How Does Our Consumption of Animal Products Affect the Environment?

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My starting point for this paper was the movie Food Inc. directed by Robert Kenner. Although the film’s main purpose was to expose how detrimental today’s food industry is to our health, at the same time I found myself wondering how the food industry and our diets affect the environment. The film mentions how the meat industry takes heavy tolls on the environment because of the land that must be devoted in order to raise livestock—both to grow the food for the animals to eat and to provide a place for the animals to reside. The film also mentions how there are only 4 or 5 major crops that are grown in America—including corn, wheat, and soybean, which are used a lot for animal feed—which decreases America’s biodiversity (Food). All of …show more content…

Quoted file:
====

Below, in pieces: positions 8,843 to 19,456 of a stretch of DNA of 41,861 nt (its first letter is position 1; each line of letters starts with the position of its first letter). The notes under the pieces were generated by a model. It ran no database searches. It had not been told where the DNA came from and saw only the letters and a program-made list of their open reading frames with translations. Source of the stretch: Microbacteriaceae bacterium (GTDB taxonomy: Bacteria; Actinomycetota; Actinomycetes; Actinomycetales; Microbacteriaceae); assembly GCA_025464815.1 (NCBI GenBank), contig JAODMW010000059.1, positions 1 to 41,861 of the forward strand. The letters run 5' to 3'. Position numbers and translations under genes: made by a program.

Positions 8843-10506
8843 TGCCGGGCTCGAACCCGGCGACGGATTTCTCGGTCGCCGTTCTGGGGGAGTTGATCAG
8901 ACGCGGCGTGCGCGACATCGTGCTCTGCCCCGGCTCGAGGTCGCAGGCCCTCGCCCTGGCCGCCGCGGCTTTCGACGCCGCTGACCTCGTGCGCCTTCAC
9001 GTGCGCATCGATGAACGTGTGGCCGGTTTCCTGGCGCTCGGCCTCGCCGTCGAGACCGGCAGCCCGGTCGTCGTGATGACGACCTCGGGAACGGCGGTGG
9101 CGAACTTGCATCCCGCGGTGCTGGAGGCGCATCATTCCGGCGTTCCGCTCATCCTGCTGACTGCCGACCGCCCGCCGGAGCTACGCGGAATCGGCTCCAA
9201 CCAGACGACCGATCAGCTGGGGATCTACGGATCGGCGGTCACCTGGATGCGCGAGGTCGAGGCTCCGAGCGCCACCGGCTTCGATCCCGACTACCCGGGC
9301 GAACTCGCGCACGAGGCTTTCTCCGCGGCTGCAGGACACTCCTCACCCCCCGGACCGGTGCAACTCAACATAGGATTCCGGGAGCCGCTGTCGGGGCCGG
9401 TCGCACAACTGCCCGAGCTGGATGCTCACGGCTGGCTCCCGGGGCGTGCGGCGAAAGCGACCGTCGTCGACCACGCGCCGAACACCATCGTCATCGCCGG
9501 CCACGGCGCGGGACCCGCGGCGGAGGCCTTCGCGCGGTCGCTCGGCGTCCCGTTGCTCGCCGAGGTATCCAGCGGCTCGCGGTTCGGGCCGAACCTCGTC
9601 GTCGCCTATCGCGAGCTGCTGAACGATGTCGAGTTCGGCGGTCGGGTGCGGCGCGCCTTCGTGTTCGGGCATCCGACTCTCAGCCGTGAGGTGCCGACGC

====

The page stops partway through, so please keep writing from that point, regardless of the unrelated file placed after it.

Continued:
Frances Lappe was one of the first people in the 70s to suggest that the consumption of animal products had an impact on the environment, as well as the economy. And, although Lappe later refuted her own claims on how animal consumption harms the economy, she still maintains her claims on how animal consumption harms the environment. In her book, Diet For A Small Planet, she claims that by 1985, livestock were estimated to eat more than 50% of the world’s grain (Lappe, 89). In other words, the animals that we eat in some parts of the world are eating more grain than the entire world’s human population. Most farmers use chemical fertilizers and pesticides to grow crops not only meant for animal feed, but also meant for human consumption. Americans today tend to believe that chemical fertilizers are things that makes plants grow faster and bigger, while also somehow poisoning the crops so that they are less healthy to consume (Food). However, only half of this is actually true. Chemical fertilizers are simply essential nutrients for plants, such as nitrogen and phosphorous, that have been isolated and synthesized into a form that farmers can use on their crops as they please. The increase in nutrient levels allows crops to grow bigger and faster, but in no way poisons them or makes them any less suitable for consumption. In Stuart Kallen’s book Is Factory Farming Harming America?, he discusses how what really harms the plants is pesticides, because not only do they

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